Piskun then invited Melnychenko, who has been granted refugee status in the United States, to return to Kyiv with his original tapes and recording equipment to take part in the authentication process. To pave the way for Melnychenko's return, Piskun said his safety would be guaranteed and said that charges against Melnychenko pertaining to the revelation of state secrets would be dropped.
Furthermore, Piskun announced that former Interior Minister Yuriy Kravchenko has been summoned to appear at the Prosecutor-General's Office on 4 March for questioning in connection with the case.
The decision to interrogate Kravchenko and the possible inclusion of Melnychenko's recordings as evidence is a dramatic escalation in the search for who ordered the killing of Gongadze in September 2000. If the recordings are found be genuine, they could open a Pandora's box and have a far-reaching impact.
Melnychenko's tapes contain hundreds of hours of conversations that were recorded on digital audio files, most of which have not been transcribed due to poor audio quality and lack of funds to enhance the quality of the recordings. While the tapes were determined to be fakes by the Prosecutor-General's Office under Kuchma, they are widely believed in Ukraine to be genuine, and the pending reevaluation will be conducted under vastly more transparent circumstances. In the United States, a private audio-verification laboratory hired by Melnychenko, Bek Tek, has already examined excerpts of the recordings and found them to be genuine and untampered with.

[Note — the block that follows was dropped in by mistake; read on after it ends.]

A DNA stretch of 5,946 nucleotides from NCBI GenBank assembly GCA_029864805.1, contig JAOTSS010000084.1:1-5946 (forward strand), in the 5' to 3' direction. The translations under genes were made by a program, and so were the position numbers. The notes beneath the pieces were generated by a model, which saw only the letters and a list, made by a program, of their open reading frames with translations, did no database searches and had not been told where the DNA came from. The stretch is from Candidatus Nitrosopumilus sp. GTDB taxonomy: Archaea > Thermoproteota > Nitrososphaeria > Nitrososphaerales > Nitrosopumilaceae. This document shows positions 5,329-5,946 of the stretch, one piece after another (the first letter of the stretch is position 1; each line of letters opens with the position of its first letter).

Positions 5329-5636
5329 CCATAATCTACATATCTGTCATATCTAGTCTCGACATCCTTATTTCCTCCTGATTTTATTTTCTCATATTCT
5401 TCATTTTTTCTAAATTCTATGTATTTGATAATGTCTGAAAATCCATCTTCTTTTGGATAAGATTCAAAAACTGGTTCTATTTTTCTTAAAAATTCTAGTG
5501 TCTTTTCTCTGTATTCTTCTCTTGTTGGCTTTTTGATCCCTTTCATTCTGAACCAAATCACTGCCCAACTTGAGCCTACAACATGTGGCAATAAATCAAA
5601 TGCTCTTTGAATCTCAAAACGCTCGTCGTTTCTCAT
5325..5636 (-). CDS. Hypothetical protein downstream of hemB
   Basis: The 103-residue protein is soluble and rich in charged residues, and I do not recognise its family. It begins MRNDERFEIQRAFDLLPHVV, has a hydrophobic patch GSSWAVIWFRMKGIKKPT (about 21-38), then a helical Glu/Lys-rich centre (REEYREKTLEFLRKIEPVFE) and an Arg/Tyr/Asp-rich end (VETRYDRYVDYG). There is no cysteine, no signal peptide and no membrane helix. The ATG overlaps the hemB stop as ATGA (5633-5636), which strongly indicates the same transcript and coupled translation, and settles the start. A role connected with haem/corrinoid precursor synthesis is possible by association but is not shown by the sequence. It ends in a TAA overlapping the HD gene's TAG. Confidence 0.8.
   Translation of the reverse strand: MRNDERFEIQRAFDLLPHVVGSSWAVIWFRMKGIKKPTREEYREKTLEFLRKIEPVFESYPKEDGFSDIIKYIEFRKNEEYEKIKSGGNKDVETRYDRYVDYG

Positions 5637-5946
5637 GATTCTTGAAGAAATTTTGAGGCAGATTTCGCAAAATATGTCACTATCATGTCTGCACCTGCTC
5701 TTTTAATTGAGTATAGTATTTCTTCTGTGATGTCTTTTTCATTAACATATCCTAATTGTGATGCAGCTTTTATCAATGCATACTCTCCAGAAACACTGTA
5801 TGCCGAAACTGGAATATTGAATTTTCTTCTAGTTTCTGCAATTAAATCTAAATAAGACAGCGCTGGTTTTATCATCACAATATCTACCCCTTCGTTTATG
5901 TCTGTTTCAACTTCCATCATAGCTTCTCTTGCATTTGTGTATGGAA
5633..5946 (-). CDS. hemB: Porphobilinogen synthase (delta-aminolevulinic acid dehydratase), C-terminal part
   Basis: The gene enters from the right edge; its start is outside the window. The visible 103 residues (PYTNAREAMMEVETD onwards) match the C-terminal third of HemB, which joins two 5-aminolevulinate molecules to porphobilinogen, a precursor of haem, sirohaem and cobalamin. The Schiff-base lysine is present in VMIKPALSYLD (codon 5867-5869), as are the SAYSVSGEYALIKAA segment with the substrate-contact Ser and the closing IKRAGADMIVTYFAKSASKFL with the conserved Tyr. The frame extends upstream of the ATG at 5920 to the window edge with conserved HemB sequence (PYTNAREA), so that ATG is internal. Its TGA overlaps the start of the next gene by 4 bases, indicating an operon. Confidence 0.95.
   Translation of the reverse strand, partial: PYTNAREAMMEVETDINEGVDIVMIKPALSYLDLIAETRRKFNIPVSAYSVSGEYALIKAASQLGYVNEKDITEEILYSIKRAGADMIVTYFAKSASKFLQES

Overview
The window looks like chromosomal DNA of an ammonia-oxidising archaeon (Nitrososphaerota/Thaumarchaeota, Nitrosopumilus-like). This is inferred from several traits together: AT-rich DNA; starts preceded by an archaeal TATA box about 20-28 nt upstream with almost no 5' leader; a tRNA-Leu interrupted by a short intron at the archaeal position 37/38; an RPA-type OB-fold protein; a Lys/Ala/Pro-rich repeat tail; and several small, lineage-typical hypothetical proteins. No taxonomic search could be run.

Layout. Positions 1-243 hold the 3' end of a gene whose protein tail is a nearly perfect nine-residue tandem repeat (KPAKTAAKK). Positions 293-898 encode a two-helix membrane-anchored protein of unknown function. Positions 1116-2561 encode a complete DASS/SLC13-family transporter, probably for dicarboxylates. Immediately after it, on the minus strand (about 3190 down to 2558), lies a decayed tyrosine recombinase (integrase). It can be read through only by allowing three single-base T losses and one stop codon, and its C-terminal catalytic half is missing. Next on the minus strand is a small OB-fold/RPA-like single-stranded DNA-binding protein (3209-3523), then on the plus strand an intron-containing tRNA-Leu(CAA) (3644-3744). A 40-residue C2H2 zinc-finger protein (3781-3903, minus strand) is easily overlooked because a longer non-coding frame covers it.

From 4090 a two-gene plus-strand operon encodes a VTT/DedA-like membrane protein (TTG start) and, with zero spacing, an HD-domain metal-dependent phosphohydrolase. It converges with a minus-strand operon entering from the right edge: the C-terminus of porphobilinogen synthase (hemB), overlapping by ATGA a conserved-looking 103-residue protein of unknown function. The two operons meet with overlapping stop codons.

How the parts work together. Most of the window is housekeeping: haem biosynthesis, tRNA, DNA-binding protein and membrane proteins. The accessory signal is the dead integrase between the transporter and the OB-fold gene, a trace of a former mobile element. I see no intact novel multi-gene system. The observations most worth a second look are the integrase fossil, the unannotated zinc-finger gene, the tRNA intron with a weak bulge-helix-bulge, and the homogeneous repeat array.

If purported conversations between Kuchma and Kravchenko on the tapes are introduced as evidence, both men could be subject to arrest on criminal charges as accomplices to either kidnapping or murder. In addition, the scope of the Gongadze case could widen to include other people whose voices were allegedly captured on Melnychenko's tapes. Former Security Service head Leonid Derkach and parliament speaker Yuriy Lytvyn, who at the time headed Kuchma's administration, feature prominently among those who could face charges.